U.S. salmon imports still off course

By

SeafoodSource staff

Published on
July 13, 2010

U.S. Atlantic salmon imports were down 11 percent in the first five months of 2010, according to figures the National Marine Fisheries Service released on Tuesday.

U.S. Atlantic salmon imports totaled 166.1 million pounds through May, compared to 187.1 million pounds through May 2009.

The main culprit is Chile, which won’t return to pre-2008 production levels for another two to three years due to the infections salmon anemia virus. Through May, imports of fresh Chilean fillets were down 60 percent, to 20.2 million pounds, while imports of frozen Chilean fillets were down 75 percent, to 4.4 million pounds.

Norway and Canada are picking up the slack. Through May, imports of fresh Norwegian fillets nearly doubled, to 23.6 million pounds, while imports of frozen Norwegian fillets more than doubled, to 8.7 million pounds.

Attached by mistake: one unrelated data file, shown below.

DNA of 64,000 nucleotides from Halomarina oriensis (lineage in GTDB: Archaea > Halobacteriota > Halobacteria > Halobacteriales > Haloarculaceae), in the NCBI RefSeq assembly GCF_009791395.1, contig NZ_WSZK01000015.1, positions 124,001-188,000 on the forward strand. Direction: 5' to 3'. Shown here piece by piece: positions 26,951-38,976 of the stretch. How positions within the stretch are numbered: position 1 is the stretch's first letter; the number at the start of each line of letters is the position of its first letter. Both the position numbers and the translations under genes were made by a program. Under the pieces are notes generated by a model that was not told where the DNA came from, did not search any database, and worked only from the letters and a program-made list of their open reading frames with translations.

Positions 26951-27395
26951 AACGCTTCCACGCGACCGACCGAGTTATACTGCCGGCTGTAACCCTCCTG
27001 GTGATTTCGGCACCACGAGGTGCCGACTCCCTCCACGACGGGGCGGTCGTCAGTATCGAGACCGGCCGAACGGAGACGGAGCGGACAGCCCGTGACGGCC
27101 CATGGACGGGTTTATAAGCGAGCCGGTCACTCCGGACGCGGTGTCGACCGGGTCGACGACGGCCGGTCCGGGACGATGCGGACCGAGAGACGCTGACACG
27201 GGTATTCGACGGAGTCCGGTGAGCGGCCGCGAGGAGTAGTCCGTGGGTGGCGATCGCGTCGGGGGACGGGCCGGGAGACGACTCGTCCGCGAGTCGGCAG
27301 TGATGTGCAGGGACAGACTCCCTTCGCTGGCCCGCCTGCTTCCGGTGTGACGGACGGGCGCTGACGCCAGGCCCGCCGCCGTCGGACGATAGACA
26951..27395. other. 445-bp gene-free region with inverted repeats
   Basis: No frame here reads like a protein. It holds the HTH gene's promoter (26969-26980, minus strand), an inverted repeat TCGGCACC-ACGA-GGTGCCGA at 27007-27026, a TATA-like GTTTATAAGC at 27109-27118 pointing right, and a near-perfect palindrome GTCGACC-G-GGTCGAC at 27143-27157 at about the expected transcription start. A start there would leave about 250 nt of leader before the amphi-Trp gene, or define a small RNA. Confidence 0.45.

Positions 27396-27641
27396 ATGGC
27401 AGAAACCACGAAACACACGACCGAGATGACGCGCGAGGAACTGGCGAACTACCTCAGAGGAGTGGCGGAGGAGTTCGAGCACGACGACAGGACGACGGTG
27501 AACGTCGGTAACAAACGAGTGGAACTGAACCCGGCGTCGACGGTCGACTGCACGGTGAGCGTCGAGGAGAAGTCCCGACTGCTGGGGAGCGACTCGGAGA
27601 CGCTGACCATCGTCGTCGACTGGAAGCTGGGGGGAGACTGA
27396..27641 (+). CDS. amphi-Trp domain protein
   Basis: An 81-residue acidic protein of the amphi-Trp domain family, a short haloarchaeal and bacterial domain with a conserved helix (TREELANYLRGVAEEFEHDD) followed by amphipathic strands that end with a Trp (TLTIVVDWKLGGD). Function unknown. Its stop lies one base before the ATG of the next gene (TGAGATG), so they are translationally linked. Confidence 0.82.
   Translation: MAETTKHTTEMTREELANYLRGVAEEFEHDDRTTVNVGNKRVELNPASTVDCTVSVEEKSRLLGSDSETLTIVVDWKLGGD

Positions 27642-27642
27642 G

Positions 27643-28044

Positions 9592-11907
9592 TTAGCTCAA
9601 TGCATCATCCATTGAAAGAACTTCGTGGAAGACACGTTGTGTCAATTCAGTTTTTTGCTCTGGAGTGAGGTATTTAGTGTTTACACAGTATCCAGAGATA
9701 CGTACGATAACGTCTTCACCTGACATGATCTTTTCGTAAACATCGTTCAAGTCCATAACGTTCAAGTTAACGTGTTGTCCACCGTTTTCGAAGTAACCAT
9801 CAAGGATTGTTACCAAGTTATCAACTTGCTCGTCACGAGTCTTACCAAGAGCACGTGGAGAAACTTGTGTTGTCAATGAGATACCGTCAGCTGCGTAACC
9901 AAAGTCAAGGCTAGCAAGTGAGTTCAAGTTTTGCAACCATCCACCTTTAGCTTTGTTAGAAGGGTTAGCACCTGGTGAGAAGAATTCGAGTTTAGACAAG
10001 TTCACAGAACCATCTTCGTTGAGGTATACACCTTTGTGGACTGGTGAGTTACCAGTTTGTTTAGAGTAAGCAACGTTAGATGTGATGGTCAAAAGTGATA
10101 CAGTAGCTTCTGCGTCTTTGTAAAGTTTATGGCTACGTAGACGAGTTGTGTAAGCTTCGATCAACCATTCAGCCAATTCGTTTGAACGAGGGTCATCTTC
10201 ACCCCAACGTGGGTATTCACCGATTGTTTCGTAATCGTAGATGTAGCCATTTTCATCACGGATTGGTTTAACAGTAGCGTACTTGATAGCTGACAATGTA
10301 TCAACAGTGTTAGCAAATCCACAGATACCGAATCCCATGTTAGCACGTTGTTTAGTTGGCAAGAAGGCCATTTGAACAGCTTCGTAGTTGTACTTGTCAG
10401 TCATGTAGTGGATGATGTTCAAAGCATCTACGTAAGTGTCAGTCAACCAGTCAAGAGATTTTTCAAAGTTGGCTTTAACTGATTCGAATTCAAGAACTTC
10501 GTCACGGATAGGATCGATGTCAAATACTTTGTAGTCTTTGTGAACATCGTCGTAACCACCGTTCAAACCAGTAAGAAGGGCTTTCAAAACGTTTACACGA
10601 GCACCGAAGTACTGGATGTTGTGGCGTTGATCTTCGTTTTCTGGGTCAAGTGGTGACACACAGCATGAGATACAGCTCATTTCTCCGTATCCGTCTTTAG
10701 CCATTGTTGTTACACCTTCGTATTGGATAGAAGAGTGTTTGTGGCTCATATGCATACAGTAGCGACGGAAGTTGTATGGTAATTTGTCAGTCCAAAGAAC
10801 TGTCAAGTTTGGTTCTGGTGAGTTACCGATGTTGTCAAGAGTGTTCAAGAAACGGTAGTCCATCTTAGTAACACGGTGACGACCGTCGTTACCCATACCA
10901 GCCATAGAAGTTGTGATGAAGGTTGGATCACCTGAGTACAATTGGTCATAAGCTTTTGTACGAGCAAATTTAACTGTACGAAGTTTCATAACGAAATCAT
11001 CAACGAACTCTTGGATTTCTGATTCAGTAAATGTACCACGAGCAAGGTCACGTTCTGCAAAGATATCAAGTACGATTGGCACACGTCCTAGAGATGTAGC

Imports of fresh Canadian fillets also doubled, to 7 million pounds, through May. However, imports of fresh whole Canadian fish slipped from 69.2 million pounds in 2009 to 65.9 million pounds in 2010.

Atlantic salmon imports from the United Kingdom and the Faeroe Islands are also up notably.

All Supply & Trade stories >

Want seafood news sent to your inbox?

You may unsubscribe from our mailing list at any time. Diversified Communications | 121 Free Street, Portland, ME 04101 | +1 207-842-5500